Courts in BC

Court Hierarchy

In British Columbia, there are two levels of court in which litigation generally occurs.

The lower level is the Provincial Court of British Columbia (the Family Division of which is sometimes referred to as “Family Court”). The higher level is the Supreme Court of British Columbia.

Each court has particular benefits and drawbacks.

 

Jurisdiction

The Supreme Court of British Columbia has jurisdiction to resolve all matters in a family law case. The Provincial Court has jurisdiction only over those matters specifically assigned to it by statute. Practically speaking, the main jurisdictional difference between the two courts is that the Supreme Court has the power to deal with property (e.g. family homes, money, cars, investments, debts) while the Provincial Court does not. Another practical jurisdictional issue is that only a Judge of the Supreme Court can make orders under the Divorce Act. This means that if you are seeking a divorce, you must ask for that order in Supreme Court.

Each court has its own set of rules governing family cases.

Provincial Court (Family) Rules (PCFR) govern proceedings in Provincial Court.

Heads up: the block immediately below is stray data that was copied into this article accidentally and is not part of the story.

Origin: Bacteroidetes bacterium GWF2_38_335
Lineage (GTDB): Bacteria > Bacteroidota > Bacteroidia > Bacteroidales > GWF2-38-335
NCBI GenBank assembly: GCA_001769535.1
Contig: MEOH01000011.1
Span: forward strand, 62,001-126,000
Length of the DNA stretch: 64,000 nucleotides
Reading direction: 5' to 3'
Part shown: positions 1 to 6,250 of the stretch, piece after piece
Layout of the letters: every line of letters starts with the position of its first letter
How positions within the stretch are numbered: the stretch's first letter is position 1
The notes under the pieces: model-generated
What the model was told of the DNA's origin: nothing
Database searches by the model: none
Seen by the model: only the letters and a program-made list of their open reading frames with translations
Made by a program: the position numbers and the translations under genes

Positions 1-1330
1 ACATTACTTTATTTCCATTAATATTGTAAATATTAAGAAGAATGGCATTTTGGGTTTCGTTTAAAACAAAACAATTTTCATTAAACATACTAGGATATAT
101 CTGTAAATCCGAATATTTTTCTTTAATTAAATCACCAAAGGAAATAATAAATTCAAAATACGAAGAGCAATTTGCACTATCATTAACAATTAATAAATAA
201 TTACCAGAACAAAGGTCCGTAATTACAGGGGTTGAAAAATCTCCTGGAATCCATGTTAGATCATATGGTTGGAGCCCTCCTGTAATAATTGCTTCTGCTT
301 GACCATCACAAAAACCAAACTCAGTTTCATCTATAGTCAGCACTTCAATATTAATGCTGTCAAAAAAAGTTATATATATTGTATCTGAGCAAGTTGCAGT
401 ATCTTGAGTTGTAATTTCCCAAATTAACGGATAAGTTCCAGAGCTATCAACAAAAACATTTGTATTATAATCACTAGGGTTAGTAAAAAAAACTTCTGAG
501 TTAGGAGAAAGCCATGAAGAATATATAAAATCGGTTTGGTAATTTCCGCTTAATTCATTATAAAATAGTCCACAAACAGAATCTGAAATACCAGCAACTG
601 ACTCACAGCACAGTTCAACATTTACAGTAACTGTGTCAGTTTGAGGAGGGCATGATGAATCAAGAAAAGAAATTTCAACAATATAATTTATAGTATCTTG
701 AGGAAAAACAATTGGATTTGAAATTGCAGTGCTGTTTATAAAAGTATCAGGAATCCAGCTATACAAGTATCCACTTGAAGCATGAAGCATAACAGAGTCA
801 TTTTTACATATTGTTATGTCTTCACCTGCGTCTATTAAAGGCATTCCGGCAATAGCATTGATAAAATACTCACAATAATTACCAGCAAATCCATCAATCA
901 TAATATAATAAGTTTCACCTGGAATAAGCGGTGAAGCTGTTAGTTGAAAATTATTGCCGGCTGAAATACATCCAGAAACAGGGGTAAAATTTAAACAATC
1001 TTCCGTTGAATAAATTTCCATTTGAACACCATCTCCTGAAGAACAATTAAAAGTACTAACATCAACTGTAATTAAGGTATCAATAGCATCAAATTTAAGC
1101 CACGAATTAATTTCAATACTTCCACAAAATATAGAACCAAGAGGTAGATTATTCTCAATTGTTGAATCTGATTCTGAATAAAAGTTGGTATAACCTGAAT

Supreme Court (Family) Rules (SCFR) govern proceedings in Supreme Court.

 

Costs

Provincial Court is by far the less expensive, simpler court. Documents submitted to the court generally do not incur any filing fees and the process can be likened to a “people’s court” often dealing with unrepresented litigants. The processes and court documents are easier to understand. Supreme Court is far more expensive, and more complex. Documents submitted to the Court generally incur filing fees, anywhere between $25.00-$200.00 for each document filed.

Supreme Court is generally populated by lawyers, though unrepresented litigants are not uncommon.

Supreme Court also allows for awards of “costs.” This means that if your applications to the court are successful, you may be awarded a portion of your costs to be paid for by the other party. Provincial Court does not allow for costs. Of course, the inverse is also true – if the other party is successful against you in his or her applications, you may be ordered to pay a portion of his or her costs.

 

Where Should You Start Your Claim?

Contact us for an assessment of your case and we will assist you in determining which court is right for you.

 
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